Left to right: Isa Noyola, Jovana Luna, Alexandra Rodriguez

Left to right: Isa Noyola, Jovana Luna, Alexandra Rodriguez

As I start in this new role as Director of Programs at Transgender Law Center, I am filled with gratitude and reflective on what brought me to this place and point in my journey. It has not been an easy path, but it has been filled with mentors and guiding lights steering me to where I am today. When I first started this work I was searching for myself and others to reflect and imagine possibilities of what this journey could be.

It wasn’t until I met and worked closely with Alexandra Rodriguez, a translatina woman from Mexico City, that I finally understood what was possible in my life and in this work of social justice organizing. She was a powerful community leader in San Francisco who reflected a grounded and inspirational model of leadership – and before her I had no notion of what exactly translatina leadership could look like. She forged a path that allowed me to witness and experience a possibility model for myself in this work.

Now, many years later, I find myself immersed in this work towards transgender liberation and rights. These last several decades have seen a tremendous groundswell of powerful transgender women of color who have spoken our truth to power in the face of the urgent crisis and reality of daily violence. Most of the powerful TWOC leadership that has emerged in the last 20 years has been in direct response to the marginalization and unconscious neglect of our transgender community. Many TWOC have decided to engage in this grassroots mobilization not because it was a career choice, but because it was survival.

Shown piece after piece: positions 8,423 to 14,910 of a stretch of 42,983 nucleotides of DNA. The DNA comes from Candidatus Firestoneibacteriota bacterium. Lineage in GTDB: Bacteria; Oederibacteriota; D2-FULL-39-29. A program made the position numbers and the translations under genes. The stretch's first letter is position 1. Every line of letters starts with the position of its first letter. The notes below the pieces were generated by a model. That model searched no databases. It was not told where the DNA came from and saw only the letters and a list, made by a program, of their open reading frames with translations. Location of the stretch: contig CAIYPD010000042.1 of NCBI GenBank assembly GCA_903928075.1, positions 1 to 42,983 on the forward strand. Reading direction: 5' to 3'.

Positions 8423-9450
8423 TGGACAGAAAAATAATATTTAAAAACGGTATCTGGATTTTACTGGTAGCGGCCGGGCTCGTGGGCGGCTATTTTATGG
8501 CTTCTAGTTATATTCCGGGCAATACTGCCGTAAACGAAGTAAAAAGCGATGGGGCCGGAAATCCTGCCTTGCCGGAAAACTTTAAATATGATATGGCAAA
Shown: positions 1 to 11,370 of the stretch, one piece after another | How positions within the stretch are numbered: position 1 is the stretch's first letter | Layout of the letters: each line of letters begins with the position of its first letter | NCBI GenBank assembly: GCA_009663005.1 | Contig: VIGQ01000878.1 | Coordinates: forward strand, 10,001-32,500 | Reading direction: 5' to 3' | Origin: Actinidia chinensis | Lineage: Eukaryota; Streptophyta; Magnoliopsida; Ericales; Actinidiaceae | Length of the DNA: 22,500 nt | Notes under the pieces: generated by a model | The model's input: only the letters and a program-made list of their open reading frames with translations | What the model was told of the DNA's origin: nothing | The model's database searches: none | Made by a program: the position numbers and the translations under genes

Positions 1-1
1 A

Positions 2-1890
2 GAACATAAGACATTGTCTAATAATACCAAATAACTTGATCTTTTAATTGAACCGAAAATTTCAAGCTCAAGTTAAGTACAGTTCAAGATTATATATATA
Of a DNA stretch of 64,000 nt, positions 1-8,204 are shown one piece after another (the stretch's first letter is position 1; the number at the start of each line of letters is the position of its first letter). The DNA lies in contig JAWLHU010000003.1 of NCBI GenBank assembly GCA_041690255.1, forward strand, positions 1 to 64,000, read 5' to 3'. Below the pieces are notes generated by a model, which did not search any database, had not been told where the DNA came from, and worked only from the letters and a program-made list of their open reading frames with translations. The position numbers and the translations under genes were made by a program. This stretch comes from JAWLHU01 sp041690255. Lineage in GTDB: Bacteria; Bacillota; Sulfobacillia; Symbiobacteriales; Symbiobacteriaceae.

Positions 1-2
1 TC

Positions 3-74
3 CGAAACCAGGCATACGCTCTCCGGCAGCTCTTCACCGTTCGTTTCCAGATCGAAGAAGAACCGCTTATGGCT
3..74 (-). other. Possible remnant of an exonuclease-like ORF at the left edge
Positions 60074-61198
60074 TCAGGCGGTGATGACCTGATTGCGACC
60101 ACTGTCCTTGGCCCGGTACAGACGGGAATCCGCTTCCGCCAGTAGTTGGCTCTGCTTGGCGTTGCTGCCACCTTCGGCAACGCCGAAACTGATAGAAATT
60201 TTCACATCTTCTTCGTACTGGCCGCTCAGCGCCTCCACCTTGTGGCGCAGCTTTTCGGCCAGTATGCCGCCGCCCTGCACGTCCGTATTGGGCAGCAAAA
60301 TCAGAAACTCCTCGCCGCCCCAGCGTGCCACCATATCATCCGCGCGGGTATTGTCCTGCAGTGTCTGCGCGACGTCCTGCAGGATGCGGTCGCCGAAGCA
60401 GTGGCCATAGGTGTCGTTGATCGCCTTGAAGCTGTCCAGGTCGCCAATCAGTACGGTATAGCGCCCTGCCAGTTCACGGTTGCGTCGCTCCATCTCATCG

We have come into this work out of frustration and anger because our communities have been forgotten and erased. We have had to push our way forward in the sea of political debate and rhetoric around our lives. Many of us have learned quickly that the nonprofit world will not always do the work to intentionally support transgender women leaders. Many of us have chosen this path of nonprofit leadership because we keep seeing our sisters dying and discriminated against in the systems supposed to protect them.

As I think about my new role as Director of Programs at TLC and the exciting new opportunities it brings, I also think about the great loss of leadership and talent our community has suffered. In my new role, I think about how to honor and pick up the torch that has been violently taken away from my sisters. I think about the many migration stories of survival by my translatina immigrant sisters. I can clearly hear my trans sisters inside detention ask me: what does their future hold outside of the state’s total control?

These voices fill my consciousness and heart as I work towards the road ahead and our vision of transgender liberation. I look forward to one day passing on the torch that was handed to me.

Isa Noyola is Director of Programs at Transgender Law Center